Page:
State Representative Martha “Marty” Walz will leave the State House next month to lead Planned Parenthood League of Massachusetts, but plans to continue to work on issues she focused on as a legislator.
“That’s also very appealing to me about this work is that I can continue to do work in the public education field as well,” Walz, a Democrat who represents the Back Bay, and portions of Beacon Hill, West End, and Cambridge, said in a phone interview Thursday.
Walz, who will become president and chief executive officer of Planned Parenthood League of Massachusetts in March, served as the House Chair of the Joint Committee on Education during the 2009-10 legislative session and helped craft the state’s anti-bullying law and 2010 education overhaul.
In her new role, Walz will continue to work on education isses by helping the organization expand its middle school and high school curriculum, which is already being taught in more than 100 schools.
Planned Parenthood--an organization that looks to “protect and promote sexual and reproductive health and freedom of choice,” according to the Massachusetts League’s website -- offers education programs that reach more than 40,000 students, parents and professionals.
“My hope is we can have far more schools using that curriculum across the state and I hope other states will adopt it,” Walz said.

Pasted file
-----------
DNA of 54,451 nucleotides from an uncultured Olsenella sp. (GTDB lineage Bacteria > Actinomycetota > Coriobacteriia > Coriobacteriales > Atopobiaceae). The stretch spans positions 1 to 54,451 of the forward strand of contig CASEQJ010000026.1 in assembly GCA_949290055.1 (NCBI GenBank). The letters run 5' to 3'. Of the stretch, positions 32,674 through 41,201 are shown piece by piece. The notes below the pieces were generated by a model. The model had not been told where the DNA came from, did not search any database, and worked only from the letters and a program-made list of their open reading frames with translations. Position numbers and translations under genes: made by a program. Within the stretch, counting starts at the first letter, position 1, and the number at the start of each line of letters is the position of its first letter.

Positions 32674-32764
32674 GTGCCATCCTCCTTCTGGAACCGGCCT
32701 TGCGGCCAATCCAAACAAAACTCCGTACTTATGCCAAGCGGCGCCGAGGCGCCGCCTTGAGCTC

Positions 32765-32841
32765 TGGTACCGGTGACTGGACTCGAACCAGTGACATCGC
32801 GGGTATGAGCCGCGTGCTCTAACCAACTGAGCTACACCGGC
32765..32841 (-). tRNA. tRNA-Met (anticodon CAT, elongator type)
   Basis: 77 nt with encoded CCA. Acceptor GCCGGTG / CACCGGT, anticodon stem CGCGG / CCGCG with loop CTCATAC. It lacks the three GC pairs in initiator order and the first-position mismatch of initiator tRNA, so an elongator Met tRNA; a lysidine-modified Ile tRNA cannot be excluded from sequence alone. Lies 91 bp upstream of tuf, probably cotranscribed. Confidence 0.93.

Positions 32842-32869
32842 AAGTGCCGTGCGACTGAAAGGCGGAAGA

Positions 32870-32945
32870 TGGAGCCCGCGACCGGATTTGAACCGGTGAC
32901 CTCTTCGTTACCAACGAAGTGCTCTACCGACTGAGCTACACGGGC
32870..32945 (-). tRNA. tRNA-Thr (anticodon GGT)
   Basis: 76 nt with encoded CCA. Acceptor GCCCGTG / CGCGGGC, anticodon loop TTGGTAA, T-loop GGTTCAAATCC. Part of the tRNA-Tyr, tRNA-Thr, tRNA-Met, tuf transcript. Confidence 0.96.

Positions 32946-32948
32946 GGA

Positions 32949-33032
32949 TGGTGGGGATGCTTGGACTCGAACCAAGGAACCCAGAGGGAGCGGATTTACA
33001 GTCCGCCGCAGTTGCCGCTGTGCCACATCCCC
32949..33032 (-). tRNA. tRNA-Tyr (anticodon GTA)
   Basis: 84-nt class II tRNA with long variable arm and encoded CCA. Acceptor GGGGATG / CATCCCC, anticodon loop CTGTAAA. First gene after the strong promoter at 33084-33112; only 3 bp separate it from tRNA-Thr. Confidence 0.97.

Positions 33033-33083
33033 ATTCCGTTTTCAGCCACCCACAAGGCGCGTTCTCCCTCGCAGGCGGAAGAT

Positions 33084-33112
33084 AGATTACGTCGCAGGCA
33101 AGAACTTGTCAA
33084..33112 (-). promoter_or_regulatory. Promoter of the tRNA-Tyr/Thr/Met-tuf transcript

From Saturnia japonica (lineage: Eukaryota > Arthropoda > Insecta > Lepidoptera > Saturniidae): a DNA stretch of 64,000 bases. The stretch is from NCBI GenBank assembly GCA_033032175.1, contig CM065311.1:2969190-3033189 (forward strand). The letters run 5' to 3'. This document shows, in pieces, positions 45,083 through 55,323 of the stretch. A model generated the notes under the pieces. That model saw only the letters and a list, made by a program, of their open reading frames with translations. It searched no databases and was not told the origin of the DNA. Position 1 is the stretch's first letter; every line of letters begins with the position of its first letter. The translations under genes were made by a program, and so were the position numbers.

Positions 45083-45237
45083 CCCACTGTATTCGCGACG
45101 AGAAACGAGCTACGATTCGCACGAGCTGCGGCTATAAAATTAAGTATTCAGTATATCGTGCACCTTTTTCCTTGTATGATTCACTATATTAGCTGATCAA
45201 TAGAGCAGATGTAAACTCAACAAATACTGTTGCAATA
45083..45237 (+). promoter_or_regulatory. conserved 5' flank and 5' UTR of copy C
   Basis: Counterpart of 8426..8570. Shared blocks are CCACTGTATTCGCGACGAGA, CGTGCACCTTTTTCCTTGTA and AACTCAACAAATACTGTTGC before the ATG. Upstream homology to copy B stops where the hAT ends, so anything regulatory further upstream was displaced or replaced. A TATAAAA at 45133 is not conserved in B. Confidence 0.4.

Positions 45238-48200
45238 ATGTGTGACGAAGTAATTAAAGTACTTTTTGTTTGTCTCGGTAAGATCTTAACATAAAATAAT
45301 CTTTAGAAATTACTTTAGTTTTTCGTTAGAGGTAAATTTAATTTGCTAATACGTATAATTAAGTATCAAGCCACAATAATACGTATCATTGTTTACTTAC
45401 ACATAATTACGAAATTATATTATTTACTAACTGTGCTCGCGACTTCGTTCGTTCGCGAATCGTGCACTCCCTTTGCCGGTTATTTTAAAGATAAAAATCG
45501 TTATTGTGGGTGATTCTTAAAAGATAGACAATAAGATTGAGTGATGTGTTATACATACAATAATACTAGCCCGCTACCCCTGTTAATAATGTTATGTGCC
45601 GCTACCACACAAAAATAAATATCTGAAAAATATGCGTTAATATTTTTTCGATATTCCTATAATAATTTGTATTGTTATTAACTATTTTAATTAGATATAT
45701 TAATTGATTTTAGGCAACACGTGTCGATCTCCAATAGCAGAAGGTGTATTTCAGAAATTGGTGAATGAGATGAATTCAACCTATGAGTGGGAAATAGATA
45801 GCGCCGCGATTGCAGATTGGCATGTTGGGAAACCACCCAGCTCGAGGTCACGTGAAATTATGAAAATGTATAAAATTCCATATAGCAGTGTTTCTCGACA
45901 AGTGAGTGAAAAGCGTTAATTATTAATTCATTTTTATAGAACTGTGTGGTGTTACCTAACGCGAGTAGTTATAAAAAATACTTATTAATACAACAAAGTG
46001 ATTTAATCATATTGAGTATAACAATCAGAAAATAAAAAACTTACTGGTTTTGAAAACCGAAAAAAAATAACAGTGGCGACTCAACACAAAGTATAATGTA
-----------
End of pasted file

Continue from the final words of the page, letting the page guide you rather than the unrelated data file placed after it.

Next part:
During her tenure on Beacon Hill, Walz sponsored a 2007 law that established a 35-foot buffer zone around staff and patients visiting family planning clinics, and has supported family planning funding, teen pregnancy prevention programs, and health education.
Walz said she also plans to stay involved with some local education issues.
“It will be significantly scaled back, but there will be some issues I will find a way to stay engaged with,” she said.
Walz, who was first elected in 2005, said she cannot predict how much time her new role will allow her to stay involved, but plans to stay involved efforts to establish a public elementary school to serve families living in downtown neighborhoods.
“That’s an issue of such important to me and for the future or our downtown neighborhood,” she said.
Walz also said one of her most important duties will be to help the Planned Parenthood adjust to the new Massachusetts law that encourages a shift from fee-for-service billing to paying hospitals for overall patient care.
“Planned Parenthood is a major healthcare provider to thousands of women and men across the state. The organization, like every health care provider, needs to figure out how it is paid for the services it provides,” Walz said.
Planned Parenthood the largest freestanding reproductive health care provider in the state, holding 48,000 patient visits per year at seven health centers.
Though Walz plans to resign her legislative seat February 15, she said her staff will continue to work to help constituents until her successor is elected.
She did not know when the special election for seat would be scheduled.
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